In the years since, as my career led me to do business with many of the theaters I grew up with, I never lost my fondness for them. But one-by-one, just about all the theaters I have mentioned disappeared. The Thalia still exists, but the original parabolic floor has been straightened out and there is no longer any fixed seating. Cinema 1 & 2 have spawned a 3rd screen that has wrecked the perfect symmetry of the other two. The Biograph has been renovated and is being used by a theater company. The Esquire was cut up into smaller theaters many years ago, and now sits empty. The Avalon also sits abandoned. The Paradise is still there and has recently been partially restored, but it’s mainly used for events. All the rest are gone.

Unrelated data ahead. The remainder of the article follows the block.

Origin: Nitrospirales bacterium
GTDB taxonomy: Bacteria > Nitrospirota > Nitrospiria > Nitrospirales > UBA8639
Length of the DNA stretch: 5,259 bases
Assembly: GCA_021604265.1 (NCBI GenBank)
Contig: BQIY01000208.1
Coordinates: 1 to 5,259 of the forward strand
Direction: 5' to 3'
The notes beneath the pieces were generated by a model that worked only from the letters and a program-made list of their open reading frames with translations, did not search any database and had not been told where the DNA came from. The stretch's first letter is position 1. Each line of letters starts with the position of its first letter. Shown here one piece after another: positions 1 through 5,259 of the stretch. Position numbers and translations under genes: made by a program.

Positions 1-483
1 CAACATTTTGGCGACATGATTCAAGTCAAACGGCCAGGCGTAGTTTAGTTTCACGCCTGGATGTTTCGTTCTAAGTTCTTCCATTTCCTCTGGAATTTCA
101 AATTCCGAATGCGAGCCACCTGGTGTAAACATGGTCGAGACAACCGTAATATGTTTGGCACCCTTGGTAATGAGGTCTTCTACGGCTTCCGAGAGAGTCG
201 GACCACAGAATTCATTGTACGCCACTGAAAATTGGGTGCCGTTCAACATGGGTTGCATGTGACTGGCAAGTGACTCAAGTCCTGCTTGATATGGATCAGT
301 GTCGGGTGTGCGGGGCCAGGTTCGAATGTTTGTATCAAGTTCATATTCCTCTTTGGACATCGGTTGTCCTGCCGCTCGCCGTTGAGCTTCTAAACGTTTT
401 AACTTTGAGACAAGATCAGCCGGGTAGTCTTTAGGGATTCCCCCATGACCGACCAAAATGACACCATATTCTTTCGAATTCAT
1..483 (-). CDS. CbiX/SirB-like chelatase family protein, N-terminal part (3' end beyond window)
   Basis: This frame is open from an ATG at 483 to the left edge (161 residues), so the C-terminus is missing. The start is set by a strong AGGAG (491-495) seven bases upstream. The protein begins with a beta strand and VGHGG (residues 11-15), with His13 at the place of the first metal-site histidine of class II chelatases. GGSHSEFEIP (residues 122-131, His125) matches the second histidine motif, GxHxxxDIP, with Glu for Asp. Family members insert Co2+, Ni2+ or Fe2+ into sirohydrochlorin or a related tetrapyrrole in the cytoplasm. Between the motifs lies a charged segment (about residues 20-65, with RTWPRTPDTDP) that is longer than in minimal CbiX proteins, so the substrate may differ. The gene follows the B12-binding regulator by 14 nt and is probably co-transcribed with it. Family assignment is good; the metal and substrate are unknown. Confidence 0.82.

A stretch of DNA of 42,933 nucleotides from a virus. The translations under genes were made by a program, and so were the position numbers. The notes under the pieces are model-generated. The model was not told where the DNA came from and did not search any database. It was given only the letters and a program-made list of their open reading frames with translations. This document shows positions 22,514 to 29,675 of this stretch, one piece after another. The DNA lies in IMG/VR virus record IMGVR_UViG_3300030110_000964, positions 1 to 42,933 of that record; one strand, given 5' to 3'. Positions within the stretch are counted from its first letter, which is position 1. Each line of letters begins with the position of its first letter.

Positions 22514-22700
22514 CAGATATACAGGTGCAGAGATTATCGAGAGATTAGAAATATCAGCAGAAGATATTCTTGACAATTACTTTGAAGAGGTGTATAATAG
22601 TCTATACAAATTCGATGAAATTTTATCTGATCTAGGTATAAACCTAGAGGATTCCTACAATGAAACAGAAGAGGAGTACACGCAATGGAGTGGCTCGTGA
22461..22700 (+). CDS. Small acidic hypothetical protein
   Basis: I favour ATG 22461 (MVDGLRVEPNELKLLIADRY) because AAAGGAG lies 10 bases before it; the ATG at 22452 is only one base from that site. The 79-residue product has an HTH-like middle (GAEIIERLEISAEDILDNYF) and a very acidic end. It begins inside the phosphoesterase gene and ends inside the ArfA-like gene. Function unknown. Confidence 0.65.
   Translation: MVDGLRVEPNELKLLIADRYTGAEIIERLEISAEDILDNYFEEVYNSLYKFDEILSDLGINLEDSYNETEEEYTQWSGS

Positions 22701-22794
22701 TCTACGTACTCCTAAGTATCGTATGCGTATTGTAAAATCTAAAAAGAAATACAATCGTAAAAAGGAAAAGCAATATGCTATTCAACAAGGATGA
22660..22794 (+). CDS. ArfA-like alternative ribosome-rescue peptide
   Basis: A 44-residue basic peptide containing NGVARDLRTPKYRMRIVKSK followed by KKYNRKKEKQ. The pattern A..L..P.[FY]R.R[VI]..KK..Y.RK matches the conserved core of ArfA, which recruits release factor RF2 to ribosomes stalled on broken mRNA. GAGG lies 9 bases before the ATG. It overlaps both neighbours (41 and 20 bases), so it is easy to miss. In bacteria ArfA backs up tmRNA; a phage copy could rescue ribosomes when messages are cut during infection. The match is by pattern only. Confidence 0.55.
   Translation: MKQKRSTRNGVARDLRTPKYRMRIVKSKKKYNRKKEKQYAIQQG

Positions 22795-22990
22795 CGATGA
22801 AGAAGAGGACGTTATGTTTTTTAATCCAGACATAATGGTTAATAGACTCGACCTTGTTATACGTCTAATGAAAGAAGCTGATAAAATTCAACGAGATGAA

If you enjoy this subject, you owe it to yourself to check out the Cinema Treasures web site. I found many of the photos used in this piece on that site under a Creative Commons license. Full photo credits below:
Park Plaza: NYCago.com
Loews Paradise: Brad Smith, Cinema Treasures
Hamilton: Nick Coston, Cinema Treasures
Jeffery: Senorsock, Cinema Treasure
Avalon: Ira Deutchman
Woods: John P. Keating Jr, Cinema Treasures
United Artists: John P. Keating Jr, Cinema Treasures
Michael Todd: John P Keating Jr, Cinema Treasures
Edens: Didi, Dim Beauty of Chicago
Esquire: Ira Deutchman
Varsity: Ira Deutchman
Carnegie: David Zornig, Cinema Treasures
Biograph: Norman Plant, Cinema Treasures
Playboy: Tim O’Neill, Cinema Treasures
Plaza: William, Cinema Treasures
Cinema 1&2: Dave-Bronx, Cinema Treasures
Beekman: Patrick Crowley, Cinema Treasures
New Yorker: MovieswithDad, Cinema Treasures